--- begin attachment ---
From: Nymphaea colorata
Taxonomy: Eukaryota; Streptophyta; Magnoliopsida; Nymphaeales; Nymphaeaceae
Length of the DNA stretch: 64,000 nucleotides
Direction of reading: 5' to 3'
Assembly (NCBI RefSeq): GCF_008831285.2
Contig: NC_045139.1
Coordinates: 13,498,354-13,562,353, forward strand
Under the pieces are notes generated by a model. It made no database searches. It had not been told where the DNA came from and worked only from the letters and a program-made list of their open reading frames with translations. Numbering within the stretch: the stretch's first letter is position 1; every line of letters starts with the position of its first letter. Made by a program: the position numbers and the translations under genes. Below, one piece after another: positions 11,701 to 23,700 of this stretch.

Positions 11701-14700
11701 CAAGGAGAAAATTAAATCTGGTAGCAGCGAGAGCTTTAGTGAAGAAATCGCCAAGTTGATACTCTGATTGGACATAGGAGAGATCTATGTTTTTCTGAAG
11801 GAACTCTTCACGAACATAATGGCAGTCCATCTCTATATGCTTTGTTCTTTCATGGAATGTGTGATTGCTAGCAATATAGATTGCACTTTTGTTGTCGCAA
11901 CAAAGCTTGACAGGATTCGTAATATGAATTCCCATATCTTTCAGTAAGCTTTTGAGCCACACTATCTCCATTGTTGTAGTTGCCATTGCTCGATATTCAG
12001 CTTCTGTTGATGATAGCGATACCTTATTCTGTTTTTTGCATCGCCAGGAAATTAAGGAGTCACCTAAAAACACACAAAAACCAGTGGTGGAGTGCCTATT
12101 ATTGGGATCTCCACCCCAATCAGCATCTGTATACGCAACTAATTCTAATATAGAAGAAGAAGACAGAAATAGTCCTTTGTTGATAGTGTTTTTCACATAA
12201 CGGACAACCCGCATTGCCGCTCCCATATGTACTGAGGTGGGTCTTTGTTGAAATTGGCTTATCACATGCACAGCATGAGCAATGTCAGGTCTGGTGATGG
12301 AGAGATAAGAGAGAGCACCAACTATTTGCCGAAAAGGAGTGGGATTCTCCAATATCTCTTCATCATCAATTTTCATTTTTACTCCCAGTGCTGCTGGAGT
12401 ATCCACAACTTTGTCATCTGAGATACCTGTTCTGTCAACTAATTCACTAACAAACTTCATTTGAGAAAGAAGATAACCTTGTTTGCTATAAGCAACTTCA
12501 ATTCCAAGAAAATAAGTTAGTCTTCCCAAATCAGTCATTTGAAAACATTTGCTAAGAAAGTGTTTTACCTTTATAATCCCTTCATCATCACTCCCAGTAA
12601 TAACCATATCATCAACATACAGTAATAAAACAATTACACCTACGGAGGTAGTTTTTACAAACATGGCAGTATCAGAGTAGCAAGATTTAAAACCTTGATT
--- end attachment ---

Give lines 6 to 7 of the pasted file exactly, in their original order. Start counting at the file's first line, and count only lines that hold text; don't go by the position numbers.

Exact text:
Contig: NC_045139.1
Coordinates: 13,498,354-13,562,353, forward strand